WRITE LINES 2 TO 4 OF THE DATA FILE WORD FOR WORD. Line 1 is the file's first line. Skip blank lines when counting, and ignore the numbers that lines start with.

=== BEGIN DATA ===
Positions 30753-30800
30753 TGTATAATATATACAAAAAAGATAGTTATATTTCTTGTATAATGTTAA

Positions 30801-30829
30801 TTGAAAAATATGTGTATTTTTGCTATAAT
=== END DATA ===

30753 TGTATAATATATACAAAAAAGATAGTTATATTTCTTGTATAATGTTAA

Positions 30801-30829
30801 TTGAAAAATATGTGTATTTTTGCTATAAT